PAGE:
Book Review - Prometheus: The Art of the Film
Prometheus: The Art of the Film, the coffee table art book for director Ridley Scott’s Prometheus epic science-fiction feature, is a “visual companion” more than a “making of” volume.
As production designer Arthur Max explains, Prometheus is a not-quite-a-prequel to Scott’s classic Alien (1979), about the discovery by the human crew of the interstellar tug Nostromo of the wreck of an ancient alien spaceship containing a deadly biological lifeform, on the distant planetoid LV-426. The vaguely-backplotted Alien gave rise to many questions, which Scott felt could be answered in a new film with no direct connection to Alien.
Prometheus, released on June 8, 2012, begins with a scene of a huge humanoid on primordial Earth disintegrating himself so that his DNA will eventually evolve into humanity. In 2089 A.D., archaeologists Elizabeth Shaw (Noomi Rapace) and Charlie Holloway (Logan Marshall-Green) discover a 35,000-year-old star map on the Isle of Skye that they feel proves the extraterrestrial origin of mankind. Elderly mega-rich industrialist Sir Peter Weyland offers his corporate resources to construct an exploratory spaceship, the Prometheus, to investigate the location on the star map that they hope will lead to these “Engineers”. In 2093 Prometheus, with a crew of about a dozen in cryogenic suspension watched over by the android David (Michael Fassbender) reach the planet labeled LV-223. They find a lifeless world with several spaceships of the Engineers, including one with the pilot still aboard near a huge artificial Pyramid. Over the course of the film, the Pyramid proves to contain numerous active deadly lifeforms (including a prototype of the later Alien) which they theorize are biological weapons of the Engineers. The one Engineer proves to be still alive and attacks them. To keep the Engineer from returning to Earth and releasing his deadly cargo there, the Prometheus crashes into it. The film ends with Shaw and the decapitated but still active head of David, the only survivors, preparing to leave on one of the other Engineer ships to search for the Engineers’ origins and learn why they are hostile to humans.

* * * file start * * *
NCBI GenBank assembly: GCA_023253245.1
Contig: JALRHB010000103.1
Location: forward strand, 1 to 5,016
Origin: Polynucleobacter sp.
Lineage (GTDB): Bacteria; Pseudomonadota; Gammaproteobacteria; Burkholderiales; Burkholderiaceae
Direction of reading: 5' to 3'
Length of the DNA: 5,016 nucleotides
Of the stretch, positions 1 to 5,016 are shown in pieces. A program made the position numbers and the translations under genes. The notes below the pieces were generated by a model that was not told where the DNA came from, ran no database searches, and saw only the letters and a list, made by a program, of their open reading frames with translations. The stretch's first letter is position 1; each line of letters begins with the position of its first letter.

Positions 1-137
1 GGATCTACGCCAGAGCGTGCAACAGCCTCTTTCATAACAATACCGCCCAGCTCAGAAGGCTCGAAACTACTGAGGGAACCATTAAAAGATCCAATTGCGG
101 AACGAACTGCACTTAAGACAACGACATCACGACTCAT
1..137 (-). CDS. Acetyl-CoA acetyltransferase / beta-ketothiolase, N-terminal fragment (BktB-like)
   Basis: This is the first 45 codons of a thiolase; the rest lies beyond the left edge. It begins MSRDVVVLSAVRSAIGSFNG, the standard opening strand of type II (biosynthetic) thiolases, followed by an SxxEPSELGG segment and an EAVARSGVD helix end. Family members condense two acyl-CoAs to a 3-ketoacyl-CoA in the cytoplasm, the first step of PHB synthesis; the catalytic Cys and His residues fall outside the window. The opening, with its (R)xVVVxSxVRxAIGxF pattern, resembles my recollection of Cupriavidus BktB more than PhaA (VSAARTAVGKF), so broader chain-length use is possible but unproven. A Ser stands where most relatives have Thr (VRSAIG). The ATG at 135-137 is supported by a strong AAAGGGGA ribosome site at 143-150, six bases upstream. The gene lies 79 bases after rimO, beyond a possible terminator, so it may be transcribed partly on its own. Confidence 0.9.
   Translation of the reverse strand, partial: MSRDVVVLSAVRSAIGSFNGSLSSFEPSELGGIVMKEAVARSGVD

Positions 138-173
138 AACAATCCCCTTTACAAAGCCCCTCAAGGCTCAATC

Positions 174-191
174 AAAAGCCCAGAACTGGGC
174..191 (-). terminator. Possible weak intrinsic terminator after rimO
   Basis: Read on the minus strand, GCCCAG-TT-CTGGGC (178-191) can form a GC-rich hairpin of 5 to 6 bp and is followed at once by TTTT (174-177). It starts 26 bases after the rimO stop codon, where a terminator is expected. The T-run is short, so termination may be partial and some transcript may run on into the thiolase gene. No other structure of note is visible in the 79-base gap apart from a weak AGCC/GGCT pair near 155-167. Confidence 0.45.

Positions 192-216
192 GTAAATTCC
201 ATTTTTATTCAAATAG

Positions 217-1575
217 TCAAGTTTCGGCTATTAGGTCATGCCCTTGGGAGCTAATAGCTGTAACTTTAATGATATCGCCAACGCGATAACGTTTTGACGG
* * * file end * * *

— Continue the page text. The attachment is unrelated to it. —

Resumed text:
(This answers several of the questions raised by Alien, such as how the Weyland Corporation, the owner of the Nostromo, already knew about the “face-huggers” and wants a specimen.)